[The alum] suggested that Monroe's Office of Career Advancement shows preferential treatment to students with excellent grades. "They favor more toward students that got a 4.0. They help them more out with the job placement," she said.Yes, a 4.0 IS going to get more effective help, in part because a 4.0 is probably easier to place, so the same level of help is probably more effective. And a solid attendance record? Seriously?
(But doesn't the quotation sound weird? I wonder if she's a non-native speaker, or if CNN got it wrong? CNN's headline is a bit misleading, in that headline way.)
More to the point, wouldn't it be great if phud grads could sue their departments for "not helping them out" enough to get a job?
I don't know whether she's gotten appropriate help in her job search or not. And I'm no legal beagle, and couldn't tell you if the suit is reasonable. I can't imagine that the college promised to find all grads jobs, but if they promise to provide job search help and didn't do that adequately, who knows? (In the article, it says she hasn't hired an attorney, so who knows what sort of legal advice she's gotten.)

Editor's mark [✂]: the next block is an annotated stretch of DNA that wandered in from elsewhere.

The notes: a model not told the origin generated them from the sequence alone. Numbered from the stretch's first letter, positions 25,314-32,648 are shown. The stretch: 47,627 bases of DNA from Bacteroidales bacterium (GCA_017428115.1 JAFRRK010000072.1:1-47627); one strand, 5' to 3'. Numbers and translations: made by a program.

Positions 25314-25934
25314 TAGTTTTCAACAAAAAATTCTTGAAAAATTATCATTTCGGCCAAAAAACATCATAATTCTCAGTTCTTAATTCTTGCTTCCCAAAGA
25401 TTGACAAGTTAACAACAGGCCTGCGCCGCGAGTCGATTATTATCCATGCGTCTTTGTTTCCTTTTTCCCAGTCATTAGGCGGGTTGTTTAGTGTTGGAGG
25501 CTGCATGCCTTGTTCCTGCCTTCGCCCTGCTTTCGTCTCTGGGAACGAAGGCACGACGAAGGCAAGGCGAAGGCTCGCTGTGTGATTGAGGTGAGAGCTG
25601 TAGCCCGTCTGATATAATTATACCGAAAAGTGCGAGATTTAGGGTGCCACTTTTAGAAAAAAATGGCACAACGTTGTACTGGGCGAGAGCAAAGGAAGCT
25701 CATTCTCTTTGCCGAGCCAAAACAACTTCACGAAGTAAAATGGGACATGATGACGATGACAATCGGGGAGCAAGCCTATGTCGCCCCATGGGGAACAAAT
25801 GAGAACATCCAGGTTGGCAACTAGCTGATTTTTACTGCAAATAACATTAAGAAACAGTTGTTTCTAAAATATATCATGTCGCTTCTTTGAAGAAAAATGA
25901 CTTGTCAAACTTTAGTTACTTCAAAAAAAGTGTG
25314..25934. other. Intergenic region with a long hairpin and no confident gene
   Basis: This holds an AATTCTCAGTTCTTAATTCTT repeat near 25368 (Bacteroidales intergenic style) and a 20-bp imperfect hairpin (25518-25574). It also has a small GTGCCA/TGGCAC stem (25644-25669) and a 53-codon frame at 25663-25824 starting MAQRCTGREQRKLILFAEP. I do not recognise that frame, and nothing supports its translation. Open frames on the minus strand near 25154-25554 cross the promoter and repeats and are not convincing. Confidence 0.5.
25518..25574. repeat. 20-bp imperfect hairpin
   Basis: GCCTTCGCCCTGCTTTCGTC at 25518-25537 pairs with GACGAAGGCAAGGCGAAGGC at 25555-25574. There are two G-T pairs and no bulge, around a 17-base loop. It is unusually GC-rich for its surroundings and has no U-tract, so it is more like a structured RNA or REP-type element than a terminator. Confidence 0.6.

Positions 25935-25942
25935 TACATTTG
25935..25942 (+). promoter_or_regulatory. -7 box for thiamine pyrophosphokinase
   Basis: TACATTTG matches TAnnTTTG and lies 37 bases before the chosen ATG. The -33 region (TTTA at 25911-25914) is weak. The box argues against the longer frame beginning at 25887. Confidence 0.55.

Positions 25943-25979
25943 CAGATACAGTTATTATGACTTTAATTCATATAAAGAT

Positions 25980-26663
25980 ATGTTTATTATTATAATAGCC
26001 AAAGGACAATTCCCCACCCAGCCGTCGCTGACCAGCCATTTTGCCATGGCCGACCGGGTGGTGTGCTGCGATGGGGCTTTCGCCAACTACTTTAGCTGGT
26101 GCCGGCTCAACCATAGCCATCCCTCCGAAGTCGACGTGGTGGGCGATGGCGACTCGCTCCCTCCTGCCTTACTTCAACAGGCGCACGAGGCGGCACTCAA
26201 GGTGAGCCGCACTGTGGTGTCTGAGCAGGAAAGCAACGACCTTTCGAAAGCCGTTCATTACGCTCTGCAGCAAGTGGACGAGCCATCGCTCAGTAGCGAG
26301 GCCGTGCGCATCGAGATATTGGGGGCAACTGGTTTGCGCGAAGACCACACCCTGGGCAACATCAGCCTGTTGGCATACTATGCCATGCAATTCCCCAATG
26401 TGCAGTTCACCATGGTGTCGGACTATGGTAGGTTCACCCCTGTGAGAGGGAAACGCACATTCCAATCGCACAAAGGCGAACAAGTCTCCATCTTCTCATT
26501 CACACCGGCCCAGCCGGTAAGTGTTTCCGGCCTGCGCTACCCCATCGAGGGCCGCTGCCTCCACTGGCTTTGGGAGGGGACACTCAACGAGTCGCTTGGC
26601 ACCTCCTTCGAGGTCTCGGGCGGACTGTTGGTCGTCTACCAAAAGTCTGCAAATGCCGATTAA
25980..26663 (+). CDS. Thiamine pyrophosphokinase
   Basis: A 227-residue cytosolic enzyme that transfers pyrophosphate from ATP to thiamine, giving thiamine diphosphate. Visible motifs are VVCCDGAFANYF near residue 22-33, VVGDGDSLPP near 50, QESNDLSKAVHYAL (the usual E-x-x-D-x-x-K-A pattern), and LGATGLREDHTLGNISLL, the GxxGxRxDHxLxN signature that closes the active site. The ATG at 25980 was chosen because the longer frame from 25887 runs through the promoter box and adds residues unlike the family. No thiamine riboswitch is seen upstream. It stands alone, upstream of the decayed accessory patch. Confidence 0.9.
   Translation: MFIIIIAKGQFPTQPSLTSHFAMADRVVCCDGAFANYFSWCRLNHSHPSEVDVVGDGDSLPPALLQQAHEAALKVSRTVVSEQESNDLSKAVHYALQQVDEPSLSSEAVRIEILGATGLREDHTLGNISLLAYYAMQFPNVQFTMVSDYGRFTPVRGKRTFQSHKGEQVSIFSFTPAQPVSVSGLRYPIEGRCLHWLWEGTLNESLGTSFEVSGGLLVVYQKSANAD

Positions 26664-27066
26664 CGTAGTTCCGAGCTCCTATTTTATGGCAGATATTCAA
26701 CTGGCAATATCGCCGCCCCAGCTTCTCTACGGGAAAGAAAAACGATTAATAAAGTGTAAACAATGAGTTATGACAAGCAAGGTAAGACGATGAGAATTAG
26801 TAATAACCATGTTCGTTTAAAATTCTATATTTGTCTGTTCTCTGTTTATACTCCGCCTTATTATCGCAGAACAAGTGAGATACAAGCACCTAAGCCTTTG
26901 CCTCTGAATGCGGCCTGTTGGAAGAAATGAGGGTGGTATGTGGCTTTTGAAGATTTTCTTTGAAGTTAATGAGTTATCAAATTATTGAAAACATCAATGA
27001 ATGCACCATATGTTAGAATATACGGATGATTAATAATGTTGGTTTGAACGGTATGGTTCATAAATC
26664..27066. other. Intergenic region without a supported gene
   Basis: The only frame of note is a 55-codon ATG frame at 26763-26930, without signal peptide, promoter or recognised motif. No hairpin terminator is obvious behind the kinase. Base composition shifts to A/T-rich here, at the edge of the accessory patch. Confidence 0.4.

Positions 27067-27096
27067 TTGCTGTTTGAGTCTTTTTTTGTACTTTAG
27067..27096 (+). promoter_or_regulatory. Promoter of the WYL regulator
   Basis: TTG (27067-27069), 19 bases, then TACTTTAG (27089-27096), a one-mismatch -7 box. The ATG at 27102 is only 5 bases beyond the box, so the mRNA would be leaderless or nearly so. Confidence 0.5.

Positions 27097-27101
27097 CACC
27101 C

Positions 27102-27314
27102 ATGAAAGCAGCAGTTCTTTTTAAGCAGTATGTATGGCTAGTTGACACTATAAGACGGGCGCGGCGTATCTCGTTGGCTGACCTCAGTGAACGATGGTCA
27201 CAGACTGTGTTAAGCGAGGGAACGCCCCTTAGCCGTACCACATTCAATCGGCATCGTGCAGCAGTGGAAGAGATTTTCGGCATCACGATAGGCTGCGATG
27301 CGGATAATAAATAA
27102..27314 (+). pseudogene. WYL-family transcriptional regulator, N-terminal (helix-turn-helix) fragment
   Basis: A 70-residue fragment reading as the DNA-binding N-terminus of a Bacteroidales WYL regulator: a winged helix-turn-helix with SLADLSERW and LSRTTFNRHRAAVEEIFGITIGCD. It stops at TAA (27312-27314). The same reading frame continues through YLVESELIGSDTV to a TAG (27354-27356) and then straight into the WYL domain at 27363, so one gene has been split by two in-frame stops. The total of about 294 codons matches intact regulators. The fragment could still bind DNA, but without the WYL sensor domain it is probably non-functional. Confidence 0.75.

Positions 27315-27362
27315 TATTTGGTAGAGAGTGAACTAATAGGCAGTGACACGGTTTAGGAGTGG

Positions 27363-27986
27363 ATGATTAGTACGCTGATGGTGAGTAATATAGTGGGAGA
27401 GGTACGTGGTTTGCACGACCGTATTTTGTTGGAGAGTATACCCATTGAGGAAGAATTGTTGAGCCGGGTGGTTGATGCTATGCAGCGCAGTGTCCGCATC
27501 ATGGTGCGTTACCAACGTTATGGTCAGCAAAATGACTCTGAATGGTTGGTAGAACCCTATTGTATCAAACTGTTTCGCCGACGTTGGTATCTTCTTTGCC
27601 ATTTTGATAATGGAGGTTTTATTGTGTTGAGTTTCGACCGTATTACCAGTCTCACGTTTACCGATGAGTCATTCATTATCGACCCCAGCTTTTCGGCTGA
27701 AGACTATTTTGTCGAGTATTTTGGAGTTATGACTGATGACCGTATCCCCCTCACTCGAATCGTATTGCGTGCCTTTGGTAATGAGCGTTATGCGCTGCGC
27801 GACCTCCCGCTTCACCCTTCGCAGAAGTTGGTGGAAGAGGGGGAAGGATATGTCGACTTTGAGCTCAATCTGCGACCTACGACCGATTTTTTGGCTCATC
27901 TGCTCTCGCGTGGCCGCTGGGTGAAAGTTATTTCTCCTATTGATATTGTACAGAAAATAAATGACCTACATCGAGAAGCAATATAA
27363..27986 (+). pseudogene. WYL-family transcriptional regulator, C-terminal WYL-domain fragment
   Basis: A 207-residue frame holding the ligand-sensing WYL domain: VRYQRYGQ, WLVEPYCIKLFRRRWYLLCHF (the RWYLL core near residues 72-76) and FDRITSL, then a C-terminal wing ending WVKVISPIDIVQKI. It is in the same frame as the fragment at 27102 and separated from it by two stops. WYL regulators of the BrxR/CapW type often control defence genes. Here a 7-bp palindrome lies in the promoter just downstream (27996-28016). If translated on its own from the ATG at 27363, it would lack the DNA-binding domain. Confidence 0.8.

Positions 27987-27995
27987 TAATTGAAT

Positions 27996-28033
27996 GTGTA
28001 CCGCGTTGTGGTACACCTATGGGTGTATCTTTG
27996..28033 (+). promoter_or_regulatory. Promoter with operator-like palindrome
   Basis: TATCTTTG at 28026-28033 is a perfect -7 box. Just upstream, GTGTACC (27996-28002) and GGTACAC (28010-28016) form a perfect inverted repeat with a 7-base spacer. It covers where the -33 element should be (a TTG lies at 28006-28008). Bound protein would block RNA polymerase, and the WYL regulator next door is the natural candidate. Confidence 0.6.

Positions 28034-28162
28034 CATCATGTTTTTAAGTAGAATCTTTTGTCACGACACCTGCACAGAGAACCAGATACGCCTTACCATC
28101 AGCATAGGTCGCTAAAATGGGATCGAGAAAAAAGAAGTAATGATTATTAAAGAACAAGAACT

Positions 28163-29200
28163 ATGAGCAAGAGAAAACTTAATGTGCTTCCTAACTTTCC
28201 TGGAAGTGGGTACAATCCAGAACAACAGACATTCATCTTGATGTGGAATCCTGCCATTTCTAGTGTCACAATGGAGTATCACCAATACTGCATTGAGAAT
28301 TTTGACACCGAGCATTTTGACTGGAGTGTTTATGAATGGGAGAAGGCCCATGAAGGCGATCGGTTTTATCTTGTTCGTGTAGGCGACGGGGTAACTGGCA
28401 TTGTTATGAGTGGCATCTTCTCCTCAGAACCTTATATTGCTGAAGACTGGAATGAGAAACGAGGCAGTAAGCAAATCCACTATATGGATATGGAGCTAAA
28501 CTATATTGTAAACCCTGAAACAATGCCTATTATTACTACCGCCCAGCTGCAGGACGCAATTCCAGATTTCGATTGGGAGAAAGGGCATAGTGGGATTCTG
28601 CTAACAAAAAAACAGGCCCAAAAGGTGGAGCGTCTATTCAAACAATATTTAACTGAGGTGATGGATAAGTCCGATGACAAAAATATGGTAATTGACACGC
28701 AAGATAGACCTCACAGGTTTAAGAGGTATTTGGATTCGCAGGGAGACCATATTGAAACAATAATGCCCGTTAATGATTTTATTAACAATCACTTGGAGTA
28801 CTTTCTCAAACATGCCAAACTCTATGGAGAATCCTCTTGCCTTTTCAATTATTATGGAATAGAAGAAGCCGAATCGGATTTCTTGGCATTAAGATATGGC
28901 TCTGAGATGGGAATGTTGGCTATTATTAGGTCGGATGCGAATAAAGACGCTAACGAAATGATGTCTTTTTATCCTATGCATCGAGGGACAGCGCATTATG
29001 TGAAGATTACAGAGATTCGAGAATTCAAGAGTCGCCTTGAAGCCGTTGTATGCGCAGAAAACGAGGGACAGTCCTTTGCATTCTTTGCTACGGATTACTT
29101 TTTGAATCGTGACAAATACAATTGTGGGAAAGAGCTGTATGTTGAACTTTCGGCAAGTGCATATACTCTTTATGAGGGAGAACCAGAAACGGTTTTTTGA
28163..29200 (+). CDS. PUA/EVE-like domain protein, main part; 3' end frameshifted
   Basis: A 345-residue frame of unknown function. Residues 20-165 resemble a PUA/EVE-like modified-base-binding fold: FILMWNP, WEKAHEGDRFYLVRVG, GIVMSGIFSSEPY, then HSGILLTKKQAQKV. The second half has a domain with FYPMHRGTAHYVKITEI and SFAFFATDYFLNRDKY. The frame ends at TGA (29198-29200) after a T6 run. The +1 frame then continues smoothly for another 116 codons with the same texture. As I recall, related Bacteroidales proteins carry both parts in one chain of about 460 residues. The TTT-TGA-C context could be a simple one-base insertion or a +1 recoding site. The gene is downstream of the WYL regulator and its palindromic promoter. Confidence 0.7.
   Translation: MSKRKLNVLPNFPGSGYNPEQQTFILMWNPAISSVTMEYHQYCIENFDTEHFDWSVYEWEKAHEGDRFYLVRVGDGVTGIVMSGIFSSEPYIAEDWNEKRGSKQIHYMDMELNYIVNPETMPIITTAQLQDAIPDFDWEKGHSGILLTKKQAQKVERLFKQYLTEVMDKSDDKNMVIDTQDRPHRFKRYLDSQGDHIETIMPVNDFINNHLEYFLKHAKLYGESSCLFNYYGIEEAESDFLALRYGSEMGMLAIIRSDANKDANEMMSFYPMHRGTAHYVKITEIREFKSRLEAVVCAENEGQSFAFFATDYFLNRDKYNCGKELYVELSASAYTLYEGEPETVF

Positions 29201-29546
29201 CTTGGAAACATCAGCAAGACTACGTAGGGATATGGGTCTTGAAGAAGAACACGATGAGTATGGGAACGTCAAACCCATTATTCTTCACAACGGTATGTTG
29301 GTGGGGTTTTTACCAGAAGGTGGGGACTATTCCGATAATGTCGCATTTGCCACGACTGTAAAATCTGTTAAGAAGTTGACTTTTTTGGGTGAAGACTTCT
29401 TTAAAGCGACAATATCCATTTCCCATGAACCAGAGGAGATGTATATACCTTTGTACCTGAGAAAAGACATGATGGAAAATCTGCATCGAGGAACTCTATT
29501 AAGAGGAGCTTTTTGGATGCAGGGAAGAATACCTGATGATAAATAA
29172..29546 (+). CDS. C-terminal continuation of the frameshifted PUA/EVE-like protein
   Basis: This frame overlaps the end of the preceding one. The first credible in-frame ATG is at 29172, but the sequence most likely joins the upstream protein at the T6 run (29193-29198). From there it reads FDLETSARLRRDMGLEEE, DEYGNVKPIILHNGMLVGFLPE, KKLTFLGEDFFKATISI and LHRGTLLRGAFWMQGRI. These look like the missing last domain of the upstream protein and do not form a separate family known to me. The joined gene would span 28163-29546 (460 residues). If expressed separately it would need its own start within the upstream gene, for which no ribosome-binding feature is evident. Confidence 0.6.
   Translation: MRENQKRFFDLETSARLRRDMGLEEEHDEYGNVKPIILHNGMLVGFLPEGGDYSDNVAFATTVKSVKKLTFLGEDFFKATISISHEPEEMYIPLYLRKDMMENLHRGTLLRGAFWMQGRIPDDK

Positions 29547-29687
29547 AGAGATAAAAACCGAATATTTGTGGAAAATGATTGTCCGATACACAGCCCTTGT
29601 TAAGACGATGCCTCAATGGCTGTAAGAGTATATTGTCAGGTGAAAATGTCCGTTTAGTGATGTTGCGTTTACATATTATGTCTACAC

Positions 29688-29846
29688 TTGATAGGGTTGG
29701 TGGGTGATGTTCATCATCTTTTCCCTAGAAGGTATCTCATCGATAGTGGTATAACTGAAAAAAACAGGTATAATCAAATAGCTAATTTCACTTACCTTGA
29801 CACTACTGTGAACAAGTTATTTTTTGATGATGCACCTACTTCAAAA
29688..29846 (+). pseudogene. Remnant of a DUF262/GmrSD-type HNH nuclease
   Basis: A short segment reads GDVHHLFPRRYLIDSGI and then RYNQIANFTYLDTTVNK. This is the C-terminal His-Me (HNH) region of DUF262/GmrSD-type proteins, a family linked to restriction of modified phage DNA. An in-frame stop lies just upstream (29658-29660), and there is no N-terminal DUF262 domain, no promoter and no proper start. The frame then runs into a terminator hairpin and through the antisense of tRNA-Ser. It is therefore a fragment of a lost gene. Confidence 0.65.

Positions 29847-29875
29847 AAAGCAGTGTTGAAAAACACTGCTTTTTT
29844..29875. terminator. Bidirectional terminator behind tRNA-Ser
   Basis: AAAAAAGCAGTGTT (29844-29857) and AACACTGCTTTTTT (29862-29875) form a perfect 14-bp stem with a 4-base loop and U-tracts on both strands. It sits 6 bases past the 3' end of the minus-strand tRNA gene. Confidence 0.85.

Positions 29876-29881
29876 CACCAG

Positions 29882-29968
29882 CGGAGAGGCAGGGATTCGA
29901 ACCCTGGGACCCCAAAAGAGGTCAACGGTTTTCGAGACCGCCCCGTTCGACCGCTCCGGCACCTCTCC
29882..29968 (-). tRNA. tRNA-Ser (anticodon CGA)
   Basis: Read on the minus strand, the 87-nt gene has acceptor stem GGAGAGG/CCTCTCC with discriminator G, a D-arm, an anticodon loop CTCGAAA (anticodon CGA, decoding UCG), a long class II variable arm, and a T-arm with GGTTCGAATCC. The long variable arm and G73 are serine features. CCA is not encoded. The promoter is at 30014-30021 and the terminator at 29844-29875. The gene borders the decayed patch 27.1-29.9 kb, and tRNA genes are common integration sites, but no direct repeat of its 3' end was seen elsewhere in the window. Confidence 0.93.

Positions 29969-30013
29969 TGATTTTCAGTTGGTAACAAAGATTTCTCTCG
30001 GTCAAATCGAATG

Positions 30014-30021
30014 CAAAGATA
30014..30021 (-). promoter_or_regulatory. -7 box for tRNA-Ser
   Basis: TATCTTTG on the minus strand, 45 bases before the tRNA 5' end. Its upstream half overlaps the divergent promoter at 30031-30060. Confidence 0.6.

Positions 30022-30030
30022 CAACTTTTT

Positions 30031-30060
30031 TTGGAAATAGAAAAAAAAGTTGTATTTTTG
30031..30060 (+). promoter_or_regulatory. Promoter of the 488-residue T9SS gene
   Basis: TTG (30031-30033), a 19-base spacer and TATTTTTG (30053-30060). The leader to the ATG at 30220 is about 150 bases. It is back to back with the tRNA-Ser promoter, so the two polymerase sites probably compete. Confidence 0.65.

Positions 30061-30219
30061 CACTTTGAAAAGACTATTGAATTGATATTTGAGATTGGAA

Now I'm sort of wondering how this made the CNN front page. Does some stringer watch the New York courts, and this was the most exciting thing he saw today? ("Hey, Mom, I got a by-line!")